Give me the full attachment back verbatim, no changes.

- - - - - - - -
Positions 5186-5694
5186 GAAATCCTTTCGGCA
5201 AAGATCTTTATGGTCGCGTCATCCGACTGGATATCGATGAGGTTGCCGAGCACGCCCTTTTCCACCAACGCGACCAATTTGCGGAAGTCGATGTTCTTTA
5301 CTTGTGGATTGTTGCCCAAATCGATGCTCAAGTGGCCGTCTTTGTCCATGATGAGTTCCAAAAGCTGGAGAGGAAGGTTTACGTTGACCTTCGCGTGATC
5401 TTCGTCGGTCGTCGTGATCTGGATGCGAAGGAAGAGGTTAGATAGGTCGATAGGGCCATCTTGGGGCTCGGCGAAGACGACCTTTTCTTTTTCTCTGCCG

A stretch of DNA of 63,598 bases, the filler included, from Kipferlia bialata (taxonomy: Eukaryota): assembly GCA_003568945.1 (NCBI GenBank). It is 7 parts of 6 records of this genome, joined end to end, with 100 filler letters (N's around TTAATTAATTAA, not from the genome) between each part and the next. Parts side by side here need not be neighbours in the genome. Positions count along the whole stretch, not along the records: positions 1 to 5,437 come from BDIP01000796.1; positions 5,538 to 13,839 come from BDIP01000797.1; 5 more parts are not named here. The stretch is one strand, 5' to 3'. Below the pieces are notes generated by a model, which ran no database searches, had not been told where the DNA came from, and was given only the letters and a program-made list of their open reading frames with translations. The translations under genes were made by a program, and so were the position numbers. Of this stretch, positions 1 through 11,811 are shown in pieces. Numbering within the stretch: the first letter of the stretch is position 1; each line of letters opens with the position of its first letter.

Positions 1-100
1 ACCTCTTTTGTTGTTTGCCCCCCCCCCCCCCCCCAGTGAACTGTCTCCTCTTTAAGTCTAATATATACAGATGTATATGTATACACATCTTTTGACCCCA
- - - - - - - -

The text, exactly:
Positions 5186-5694
5186 GAAATCCTTTCGGCA
5201 AAGATCTTTATGGTCGCGTCATCCGACTGGATATCGATGAGGTTGCCGAGCACGCCCTTTTCCACCAACGCGACCAATTTGCGGAAGTCGATGTTCTTTA
5301 CTTGTGGATTGTTGCCCAAATCGATGCTCAAGTGGCCGTCTTTGTCCATGATGAGTTCCAAAAGCTGGAGAGGAAGGTTTACGTTGACCTTCGCGTGATC
5401 TTCGTCGGTCGTCGTGATCTGGATGCGAAGGAAGAGGTTAGATAGGTCGATAGGGCCATCTTGGGGCTCGGCGAAGACGACCTTTTCTTTTTCTCTGCCG

A stretch of DNA of 63,598 bases, the filler included, from Kipferlia bialata (taxonomy: Eukaryota): assembly GCA_003568945.1 (NCBI GenBank). It is 7 parts of 6 records of this genome, joined end to end, with 100 filler letters (N's around TTAATTAATTAA, not from the genome) between each part and the next. Parts side by side here need not be neighbours in the genome. Positions count along the whole stretch, not along the records: positions 1 to 5,437 come from BDIP01000796.1; positions 5,538 to 13,839 come from BDIP01000797.1; 5 more parts are not named here. The stretch is one strand, 5' to 3'. Below the pieces are notes generated by a model, which ran no database searches, had not been told where the DNA came from, and was given only the letters and a program-made list of their open reading frames with translations. The translations under genes were made by a program, and so were the position numbers. Of this stretch, positions 1 through 11,811 are shown in pieces. Numbering within the stretch: the first letter of the stretch is position 1; each line of letters opens with the position of its first letter.

Positions 1-100
1 ACCTCTTTTGTTGTTTGCCCCCCCCCCCCCCCCCAGTGAACTGTCTCCTCTTTAAGTCTAATATATACAGATGTATATGTATACACATCTTTTGACCCCA